Can you speak up? I didn’t quite hear that.
My wonderful husband is notorious for listening to other conversations when we’re at dinner (not to mention eyeballing other people’s food). And after 23 years, I will freely admit I find myself doing the same from time to time. As much as that can annoy me at times, we have overheard some interesting breakfast conversations in New Orleans.
However, what perks my ears up most is when the conversation at the next table turns to design, construction, or architecture. How do I not listen? Except then I struggle to keep my mouth shut.
Most recently, while waiting for a take-out order, I couldn’t help but overhear: “I told her it had to be a 220 outlet, so she canceled the order. Why do people have to be so cheap?” And then came the sage advice from the helpful wag lunching with her: “It’s only $150 to install one. Call her back and tell her.”
The only thing I could think of was the old lady in the Esurance commercial unfriending her friend. “That’s not how that works! That’s not how any of this works!”
Because you can’t just “drop in” a 220 outlet without asking some important questions: Is there space in the electrical panel? Where is the panel in relation to the new outlet? Does the electrician have to run wire through the entire attic? Does the city require rigid conduit? All of that and more before you get around to the actual installation.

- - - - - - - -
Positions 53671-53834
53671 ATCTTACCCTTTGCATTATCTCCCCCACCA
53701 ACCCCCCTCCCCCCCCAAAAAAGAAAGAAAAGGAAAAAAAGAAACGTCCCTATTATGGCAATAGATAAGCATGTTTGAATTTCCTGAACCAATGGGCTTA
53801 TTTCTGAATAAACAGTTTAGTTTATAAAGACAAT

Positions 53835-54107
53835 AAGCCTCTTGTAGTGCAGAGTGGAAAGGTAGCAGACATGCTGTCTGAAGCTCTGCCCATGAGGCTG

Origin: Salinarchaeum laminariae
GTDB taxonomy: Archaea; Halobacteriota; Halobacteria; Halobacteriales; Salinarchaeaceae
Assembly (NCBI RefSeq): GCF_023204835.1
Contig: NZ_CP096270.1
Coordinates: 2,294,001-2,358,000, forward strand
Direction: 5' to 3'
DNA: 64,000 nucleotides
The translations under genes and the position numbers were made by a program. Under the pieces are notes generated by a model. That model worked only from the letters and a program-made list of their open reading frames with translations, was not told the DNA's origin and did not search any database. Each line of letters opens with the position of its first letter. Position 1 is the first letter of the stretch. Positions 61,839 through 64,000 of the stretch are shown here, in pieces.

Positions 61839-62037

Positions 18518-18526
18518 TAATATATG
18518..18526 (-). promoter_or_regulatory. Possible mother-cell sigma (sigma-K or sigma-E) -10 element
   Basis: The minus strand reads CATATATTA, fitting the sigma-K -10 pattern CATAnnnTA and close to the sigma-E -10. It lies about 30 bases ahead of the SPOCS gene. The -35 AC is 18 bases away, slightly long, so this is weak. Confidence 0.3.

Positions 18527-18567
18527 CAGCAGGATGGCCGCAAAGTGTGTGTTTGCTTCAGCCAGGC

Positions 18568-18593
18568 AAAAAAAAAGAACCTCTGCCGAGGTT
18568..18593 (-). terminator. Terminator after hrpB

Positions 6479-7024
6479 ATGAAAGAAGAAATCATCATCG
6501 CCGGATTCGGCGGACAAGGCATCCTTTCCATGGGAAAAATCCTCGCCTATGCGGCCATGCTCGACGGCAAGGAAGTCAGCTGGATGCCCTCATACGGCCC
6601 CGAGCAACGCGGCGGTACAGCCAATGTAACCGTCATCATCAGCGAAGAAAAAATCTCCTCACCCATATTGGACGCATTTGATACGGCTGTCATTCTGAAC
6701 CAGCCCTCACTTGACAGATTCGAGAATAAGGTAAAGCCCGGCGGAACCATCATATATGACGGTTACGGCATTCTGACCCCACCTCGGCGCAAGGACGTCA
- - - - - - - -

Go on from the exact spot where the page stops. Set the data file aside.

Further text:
At those times, I stop and ask myself if I should say anything, like offering the aforementioned questions. Or will I get yelled at for eavesdropping and not minding my own business? How rude!
Especially challenging are people talking about their own renovation and wondering what to do. Can I casually slip them a card? Or does that make me the creepy architect who can’t mind his own business? Do you really want him working on your project?
No matter, because I’ll keep listening in. Just don’t be surprised one day if I lean over and recommend you ask a professional, even if it’s the nosy one sitting at the next table.
Main image courtesy of Tim Mossholder.